This is a great choice if you have pattern pieces that are very wide or if you need to use your fabric more efficiently than the standard lengthwise fold will allow.
Simply fold the fabric so that the cut ends are aligned with each other. This means that the selvages will be opposite each other instead of lying on top of each other.
Option #4 ~ The Single Layer Layout
With this option, your fabric is placed on the cutting table unfolded, in a single layer, with the print or right side (RS) up.
But here’s the thing…
While a single layer layout is the most time-consuming layout, it will allow you to use every scintilla of your lovely and/or pricey fabric!
And it is a most excellent choice if you are cutting soft, slippery, naughty fabrics, such as knits, chiffon, or charmeuse. Or, if you are cutting pattern pieces on the bias.
Plus, it will give you greater control when using fabrics with humongous designs, so you avoid unfortunate and embarrassing design placements — for example, two large flowers (bullseye) on each butt cheeks!
In fact, this layout is a perfect example of when you might want to duplicate or expand a pattern piece.
Otherwise, any pattern piece that instructs you to cut 2, you will have to cut twice: once with the printed side up and once with the printed side down. This way you’ll end up with one left and one right pattern piece and not two rights or two lefts.
Sew easy tip: Industrial garment factories, only use the single-layer layout. Because they can stack many layers of fabric and cut them all in one go! If you want to replicate this technique, you will need to make an expanded pattern.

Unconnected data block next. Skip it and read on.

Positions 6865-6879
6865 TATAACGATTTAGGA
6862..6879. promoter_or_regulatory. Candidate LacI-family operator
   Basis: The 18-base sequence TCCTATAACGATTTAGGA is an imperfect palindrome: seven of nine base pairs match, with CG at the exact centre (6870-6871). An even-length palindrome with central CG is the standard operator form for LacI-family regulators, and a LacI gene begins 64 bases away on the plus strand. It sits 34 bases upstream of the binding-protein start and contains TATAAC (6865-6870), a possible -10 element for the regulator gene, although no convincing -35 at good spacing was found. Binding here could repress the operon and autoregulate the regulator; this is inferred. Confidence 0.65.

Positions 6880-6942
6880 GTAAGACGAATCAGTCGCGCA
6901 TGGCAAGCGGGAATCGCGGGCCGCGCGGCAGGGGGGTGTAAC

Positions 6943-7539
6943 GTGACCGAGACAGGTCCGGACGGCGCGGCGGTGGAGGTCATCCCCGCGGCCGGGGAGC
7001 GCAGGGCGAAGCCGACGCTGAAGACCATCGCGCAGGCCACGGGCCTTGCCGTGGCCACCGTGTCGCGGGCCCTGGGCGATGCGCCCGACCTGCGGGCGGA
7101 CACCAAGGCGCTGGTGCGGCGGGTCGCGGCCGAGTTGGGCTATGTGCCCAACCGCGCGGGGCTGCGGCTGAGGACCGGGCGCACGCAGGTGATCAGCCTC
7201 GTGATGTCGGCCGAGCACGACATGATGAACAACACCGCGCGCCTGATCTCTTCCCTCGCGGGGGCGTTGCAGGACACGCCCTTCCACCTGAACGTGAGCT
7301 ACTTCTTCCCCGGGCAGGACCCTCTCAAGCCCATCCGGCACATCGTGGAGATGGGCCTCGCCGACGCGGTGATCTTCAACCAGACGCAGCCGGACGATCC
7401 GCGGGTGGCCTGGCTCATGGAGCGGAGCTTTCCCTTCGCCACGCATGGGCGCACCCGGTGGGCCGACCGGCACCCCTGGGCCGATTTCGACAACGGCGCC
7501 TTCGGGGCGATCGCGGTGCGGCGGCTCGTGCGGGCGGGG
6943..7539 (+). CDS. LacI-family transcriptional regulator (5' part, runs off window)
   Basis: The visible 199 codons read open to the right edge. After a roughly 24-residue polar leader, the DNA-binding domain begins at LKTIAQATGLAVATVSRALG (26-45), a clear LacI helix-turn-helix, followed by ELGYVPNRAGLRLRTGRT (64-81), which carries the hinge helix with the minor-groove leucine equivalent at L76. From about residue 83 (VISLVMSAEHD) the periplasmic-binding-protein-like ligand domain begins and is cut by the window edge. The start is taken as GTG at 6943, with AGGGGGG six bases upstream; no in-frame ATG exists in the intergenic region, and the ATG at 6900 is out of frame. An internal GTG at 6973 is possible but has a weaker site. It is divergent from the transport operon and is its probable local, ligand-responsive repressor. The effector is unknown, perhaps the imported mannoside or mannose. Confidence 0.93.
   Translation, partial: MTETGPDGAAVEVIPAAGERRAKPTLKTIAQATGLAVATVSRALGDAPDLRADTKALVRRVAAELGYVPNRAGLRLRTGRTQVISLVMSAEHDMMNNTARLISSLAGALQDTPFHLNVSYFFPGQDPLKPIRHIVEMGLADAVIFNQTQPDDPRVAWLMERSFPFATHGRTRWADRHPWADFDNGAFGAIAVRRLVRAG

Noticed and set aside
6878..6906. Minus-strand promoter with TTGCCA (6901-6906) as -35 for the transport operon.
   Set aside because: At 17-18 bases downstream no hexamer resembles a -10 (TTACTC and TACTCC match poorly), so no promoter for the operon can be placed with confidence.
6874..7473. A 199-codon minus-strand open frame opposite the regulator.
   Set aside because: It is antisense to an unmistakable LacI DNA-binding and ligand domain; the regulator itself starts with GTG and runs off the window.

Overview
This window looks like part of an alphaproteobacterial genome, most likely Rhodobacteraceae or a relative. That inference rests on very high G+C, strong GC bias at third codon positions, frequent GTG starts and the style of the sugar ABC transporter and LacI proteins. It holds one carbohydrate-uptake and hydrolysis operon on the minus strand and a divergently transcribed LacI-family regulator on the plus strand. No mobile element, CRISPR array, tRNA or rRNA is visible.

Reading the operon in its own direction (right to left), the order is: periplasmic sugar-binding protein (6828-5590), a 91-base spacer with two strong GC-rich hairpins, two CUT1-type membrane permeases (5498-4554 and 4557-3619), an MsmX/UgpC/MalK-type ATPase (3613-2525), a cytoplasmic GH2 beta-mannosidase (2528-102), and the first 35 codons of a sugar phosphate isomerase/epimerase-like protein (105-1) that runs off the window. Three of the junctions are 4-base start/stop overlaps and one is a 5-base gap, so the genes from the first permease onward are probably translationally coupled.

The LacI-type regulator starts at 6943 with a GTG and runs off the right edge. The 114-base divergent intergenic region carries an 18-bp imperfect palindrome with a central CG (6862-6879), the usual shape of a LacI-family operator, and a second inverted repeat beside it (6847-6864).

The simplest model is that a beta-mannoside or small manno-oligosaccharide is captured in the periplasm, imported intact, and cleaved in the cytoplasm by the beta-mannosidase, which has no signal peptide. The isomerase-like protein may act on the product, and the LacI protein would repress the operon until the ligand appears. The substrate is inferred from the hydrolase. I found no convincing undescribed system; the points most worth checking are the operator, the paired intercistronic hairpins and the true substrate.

With Nap vs. Without Nap
Solid coloured fabrics or fabrics with tossed prints with no obvious direction are said to be “without nap.” In other words, you can point the bottom edge of the pattern pieces in either direction.
But a napped or pile fabric looks lighter in colour or shiner when you smooth it in one direction lengthwise and darker or duller when it is brushed in the opposite direction.
And you have to pay attention to what direction you lay out the bottom edge of your pattern pieces. In other words, the bottom edges of every pattern piece will need to be placed in the same direction.
Examples of napped or pile fabrics include velvet, fleece, and corduroy. These napped and pile fabrics will require that you use a “with nap” layout.
Other fabrics that also use a “with nap” layout are those with an obvious one-way design or a border. Because these pink flamingos won’t be quite as cute standing on their heads!
Sew easy tip: A “with nap” layout requires more yardage than a “without nap” layout.
Now that you’re headed in the right direction, it’s time to get on the right or wrong side of things…
Wrong Sides Together (WST) vs. Right Sides Together (RST)
When it comes to WST vs. RST, sewists are in different camps.
But I generally like to lay out my pattern pieces with the fabric WST.
And here’s why…
It makes it easier to match large designs along seam lines for a “yes, I gave a damn about where my prints match up.”
And it an absolute requirement when working with napped or pile fabrics like velvet or corduroy. Because it will make cutting less annoying!
However, I can think of one benefit to laying your fabric RST. Your pattern pieces will be in the right position to be sewn.
Sew easy tip: If the fabric tries to confuse you by looking the same on both back and front, all you need to do is to choose a side to be the wrong side (WS) — and then be consistent. Make sure to mark an “X” on the WS of your fabric with chalk or use a piece of painter’s tape or, even better, pretty washi tape.
Using the Pattern Guide Sheet Layout Section
The Big 4 pattern companies –Butterick, McCalls, Simplicity, and Vogue– all use standardized cutting layout instructions.
A white pattern piece tells you that it should be placed with the printed side up. This happens to be the default.